Well, to be honest I had terrible side effects at the beginning. The first week as I said was totally a nightmare. Now I feel mostly okay with side effects. I just want to be sure that at least I will take a short boost with them to gain some time and find the root of the problem. Side effects are okay on the biological sight. I can stand dizziness, headaches and all of those, I had some depression and stress at the beginning but now I feel okay with side effects even on the psychological sight. I'm just curious to see wether it will help me in whole with bad thoughts or not. Will it change my mood and make me more active in life? That's what I'm expecting some day, I can wait a few more days to see some improvement but if I won't I don't know what should I do. A month looks like a year. The good thing is that I don't have any suicidal thoughts and for my issue I think that I will never have or accept these kind of thoughts. I will keep trying it and hope to see a small improvement. I can't understand though the mechanism of SSRIs. A woman I asked said that she's totally okay now with the problem. We will see...
 

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Basically SSRIs trick your brain into not breaking down serotonin immediately after it's used, so then it's just kinda floating around and building up between neurons and tricking them into firing in the absence of an actual signal. It leads to increased serotonin signaling which can help with mood, but serotonin is also involved in some more negative pathways and having too much of it isn't always good for the body (e.g. iirc some psychotic disorders are partially induced by elevated serotonin signaling). I assume that the side effects are the result of natural serotonin pathways being activated too much for people with brain structures that don't do well with too much serotonin; like with the suicidal thoughts, older people often have elevated serotonin and are also generally more ok with death than younger people so maybe for someone who's already inclined towards those thoughts it could just lower the threshold of stress necessary to trigger the thoughts and then the brain's reward/threat systems are more inclined to allow and encourage those thoughts.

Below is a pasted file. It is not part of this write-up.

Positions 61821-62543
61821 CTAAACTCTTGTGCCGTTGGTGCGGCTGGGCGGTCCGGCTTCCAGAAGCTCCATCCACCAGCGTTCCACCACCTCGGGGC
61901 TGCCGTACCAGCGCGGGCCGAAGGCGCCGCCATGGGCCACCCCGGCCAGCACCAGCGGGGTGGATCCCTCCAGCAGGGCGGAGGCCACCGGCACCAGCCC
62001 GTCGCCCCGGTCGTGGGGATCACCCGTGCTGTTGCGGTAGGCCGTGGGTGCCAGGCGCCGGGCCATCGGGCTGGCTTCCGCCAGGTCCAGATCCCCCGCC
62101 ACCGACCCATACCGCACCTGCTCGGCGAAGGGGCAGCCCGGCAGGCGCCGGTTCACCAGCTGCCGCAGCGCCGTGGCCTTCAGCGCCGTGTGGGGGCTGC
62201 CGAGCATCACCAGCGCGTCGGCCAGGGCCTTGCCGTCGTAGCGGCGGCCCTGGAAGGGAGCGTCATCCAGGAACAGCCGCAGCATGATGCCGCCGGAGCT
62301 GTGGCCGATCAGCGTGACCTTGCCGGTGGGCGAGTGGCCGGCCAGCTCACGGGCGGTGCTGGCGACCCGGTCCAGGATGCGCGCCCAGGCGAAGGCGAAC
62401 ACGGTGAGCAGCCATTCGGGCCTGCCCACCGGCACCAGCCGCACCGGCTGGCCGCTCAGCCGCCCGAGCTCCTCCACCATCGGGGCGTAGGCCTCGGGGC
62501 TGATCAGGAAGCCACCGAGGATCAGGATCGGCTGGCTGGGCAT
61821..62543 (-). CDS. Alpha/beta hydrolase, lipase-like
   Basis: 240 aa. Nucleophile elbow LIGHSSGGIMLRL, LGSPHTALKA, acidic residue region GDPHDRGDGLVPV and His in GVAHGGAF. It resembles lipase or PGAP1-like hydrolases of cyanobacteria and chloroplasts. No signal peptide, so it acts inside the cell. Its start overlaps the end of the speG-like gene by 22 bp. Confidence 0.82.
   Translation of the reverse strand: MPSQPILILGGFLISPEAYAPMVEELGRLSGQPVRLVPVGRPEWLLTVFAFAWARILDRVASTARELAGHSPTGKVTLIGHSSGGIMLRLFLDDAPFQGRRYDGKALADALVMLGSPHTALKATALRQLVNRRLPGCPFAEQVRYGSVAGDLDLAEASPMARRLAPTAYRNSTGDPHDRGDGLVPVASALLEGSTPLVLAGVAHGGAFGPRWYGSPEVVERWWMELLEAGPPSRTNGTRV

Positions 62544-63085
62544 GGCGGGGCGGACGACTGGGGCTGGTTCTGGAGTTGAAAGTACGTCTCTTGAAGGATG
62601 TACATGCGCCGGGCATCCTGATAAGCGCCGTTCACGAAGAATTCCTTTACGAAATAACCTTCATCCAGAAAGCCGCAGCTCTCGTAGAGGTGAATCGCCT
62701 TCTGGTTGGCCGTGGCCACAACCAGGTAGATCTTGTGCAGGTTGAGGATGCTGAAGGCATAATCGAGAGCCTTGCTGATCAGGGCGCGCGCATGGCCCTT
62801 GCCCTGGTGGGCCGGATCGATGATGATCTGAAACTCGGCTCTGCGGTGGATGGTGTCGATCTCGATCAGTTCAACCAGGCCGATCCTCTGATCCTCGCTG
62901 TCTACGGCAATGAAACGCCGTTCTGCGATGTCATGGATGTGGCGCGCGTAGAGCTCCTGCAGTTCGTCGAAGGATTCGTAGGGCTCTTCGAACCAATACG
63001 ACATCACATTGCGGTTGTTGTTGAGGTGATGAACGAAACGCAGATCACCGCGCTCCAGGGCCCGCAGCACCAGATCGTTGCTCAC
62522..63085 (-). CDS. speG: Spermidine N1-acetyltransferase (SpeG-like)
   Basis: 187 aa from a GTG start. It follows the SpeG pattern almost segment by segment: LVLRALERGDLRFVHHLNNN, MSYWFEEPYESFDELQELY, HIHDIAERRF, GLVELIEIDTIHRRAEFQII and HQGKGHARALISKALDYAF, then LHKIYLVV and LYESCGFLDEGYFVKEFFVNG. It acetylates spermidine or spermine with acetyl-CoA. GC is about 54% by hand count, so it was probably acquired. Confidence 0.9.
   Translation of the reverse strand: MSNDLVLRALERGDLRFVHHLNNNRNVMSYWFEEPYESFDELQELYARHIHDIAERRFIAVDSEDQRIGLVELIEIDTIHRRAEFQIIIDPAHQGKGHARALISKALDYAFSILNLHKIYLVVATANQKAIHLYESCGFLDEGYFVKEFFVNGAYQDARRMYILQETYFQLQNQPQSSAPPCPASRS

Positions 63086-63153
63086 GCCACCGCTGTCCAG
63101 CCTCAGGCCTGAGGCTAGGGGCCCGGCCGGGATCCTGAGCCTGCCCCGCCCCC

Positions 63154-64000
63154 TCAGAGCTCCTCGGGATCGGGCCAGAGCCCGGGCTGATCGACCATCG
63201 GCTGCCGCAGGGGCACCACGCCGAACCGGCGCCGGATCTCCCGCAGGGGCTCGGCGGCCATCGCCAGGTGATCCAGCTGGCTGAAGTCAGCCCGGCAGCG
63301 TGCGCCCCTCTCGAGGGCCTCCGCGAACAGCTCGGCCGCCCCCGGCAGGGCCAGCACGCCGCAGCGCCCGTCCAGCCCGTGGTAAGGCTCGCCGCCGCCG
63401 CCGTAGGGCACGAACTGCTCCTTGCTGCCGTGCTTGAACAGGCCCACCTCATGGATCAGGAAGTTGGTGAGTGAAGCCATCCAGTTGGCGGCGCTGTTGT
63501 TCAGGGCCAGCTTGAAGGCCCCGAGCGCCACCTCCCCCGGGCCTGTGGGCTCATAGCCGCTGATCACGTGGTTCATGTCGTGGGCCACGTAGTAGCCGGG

I'm partly theorizing; I have studied neuroanatomy and psychology in college and also as an amateur hobby since I was 5 (finally had to stop this year because of DPDR) but I don't know everything.
 

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Discussion Starter · #6 ·
When I rejected SSRIs/SNRIs due to the risk of suicide my therapist tried to reassure me by saying that "It's mostly just a problem for the first month until your brain gets used to the serotonin", so I guess it is possible for some medications to work better over time but if it's not helping by the end of the first or maybe second month then it might never help imho. I never considered it worth the risk myself.

Also both medications and treatments often come with side effects; something that really helps in some ways might also make things worse in others. If the side effects don't stop then I guess you'll just have to figure out if the benefits outweigh those risks for you.
Can we talk on social media? I want to ask you some questions, I would really appreciate it